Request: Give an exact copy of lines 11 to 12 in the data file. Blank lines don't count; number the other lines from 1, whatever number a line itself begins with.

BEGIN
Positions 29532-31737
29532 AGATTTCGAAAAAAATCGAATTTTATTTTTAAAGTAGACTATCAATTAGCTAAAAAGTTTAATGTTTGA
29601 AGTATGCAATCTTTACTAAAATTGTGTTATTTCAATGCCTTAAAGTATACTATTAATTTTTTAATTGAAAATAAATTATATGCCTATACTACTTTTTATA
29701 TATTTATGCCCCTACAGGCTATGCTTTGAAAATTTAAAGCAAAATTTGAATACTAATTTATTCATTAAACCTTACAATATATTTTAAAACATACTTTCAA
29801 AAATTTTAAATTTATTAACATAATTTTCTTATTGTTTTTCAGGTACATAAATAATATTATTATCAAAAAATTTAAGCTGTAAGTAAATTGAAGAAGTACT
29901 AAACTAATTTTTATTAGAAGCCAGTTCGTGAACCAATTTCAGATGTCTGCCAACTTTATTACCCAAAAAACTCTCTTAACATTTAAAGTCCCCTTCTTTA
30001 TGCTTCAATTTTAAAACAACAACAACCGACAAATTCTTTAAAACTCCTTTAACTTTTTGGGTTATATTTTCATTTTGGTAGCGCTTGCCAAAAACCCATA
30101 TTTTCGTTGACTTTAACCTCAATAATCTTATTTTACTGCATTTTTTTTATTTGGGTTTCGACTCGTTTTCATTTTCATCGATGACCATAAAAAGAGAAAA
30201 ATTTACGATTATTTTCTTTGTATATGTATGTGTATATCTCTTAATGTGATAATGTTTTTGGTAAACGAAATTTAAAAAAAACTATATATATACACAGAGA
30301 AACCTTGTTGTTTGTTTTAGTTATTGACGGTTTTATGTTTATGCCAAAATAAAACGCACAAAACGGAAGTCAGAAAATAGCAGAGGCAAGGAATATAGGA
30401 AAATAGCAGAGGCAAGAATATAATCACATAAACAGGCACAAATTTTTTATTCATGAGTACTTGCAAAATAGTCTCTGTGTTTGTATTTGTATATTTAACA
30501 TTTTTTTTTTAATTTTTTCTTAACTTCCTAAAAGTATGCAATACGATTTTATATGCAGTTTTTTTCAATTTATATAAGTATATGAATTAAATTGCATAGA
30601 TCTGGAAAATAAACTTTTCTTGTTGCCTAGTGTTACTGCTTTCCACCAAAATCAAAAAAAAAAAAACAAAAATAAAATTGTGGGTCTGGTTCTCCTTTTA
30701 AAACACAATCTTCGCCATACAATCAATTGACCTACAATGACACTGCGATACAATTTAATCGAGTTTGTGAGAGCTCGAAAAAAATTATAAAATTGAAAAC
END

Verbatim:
30401 AAATAGCAGAGGCAAGAATATAATCACATAAACAGGCACAAATTTTTTATTCATGAGTACTTGCAAAATAGTCTCTGTGTTTGTATTTGTATATTTAACA
30501 TTTTTTTTTTAATTTTTTCTTAACTTCCTAAAAGTATGCAATACGATTTTATATGCAGTTTTTTTCAATTTATATAAGTATATGAATTAAATTGCATAGA